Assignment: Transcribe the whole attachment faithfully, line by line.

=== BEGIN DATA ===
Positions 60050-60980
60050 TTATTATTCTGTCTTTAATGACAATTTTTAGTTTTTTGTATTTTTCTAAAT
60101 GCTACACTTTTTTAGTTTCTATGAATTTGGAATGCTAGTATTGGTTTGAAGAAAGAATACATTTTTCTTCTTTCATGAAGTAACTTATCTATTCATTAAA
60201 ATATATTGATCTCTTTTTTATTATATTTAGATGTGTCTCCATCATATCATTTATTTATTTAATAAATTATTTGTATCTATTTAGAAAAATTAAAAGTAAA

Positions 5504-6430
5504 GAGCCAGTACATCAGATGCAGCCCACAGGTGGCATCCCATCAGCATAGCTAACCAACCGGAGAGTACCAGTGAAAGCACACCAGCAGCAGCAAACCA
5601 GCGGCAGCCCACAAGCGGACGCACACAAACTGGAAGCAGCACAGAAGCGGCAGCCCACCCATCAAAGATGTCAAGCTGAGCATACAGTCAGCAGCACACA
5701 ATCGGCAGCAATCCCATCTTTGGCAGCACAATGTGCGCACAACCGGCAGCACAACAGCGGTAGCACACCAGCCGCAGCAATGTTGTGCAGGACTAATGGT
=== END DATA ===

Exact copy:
Positions 60050-60980
60050 TTATTATTCTGTCTTTAATGACAATTTTTAGTTTTTTGTATTTTTCTAAAT
60101 GCTACACTTTTTTAGTTTCTATGAATTTGGAATGCTAGTATTGGTTTGAAGAAAGAATACATTTTTCTTCTTTCATGAAGTAACTTATCTATTCATTAAA
60201 ATATATTGATCTCTTTTTTATTATATTTAGATGTGTCTCCATCATATCATTTATTTATTTAATAAATTATTTGTATCTATTTAGAAAAATTAAAAGTAAA

Positions 5504-6430
5504 GAGCCAGTACATCAGATGCAGCCCACAGGTGGCATCCCATCAGCATAGCTAACCAACCGGAGAGTACCAGTGAAAGCACACCAGCAGCAGCAAACCA
5601 GCGGCAGCCCACAAGCGGACGCACACAAACTGGAAGCAGCACAGAAGCGGCAGCCCACCCATCAAAGATGTCAAGCTGAGCATACAGTCAGCAGCACACA
5701 ATCGGCAGCAATCCCATCTTTGGCAGCACAATGTGCGCACAACCGGCAGCACAACAGCGGTAGCACACCAGCCGCAGCAATGTTGTGCAGGACTAATGGT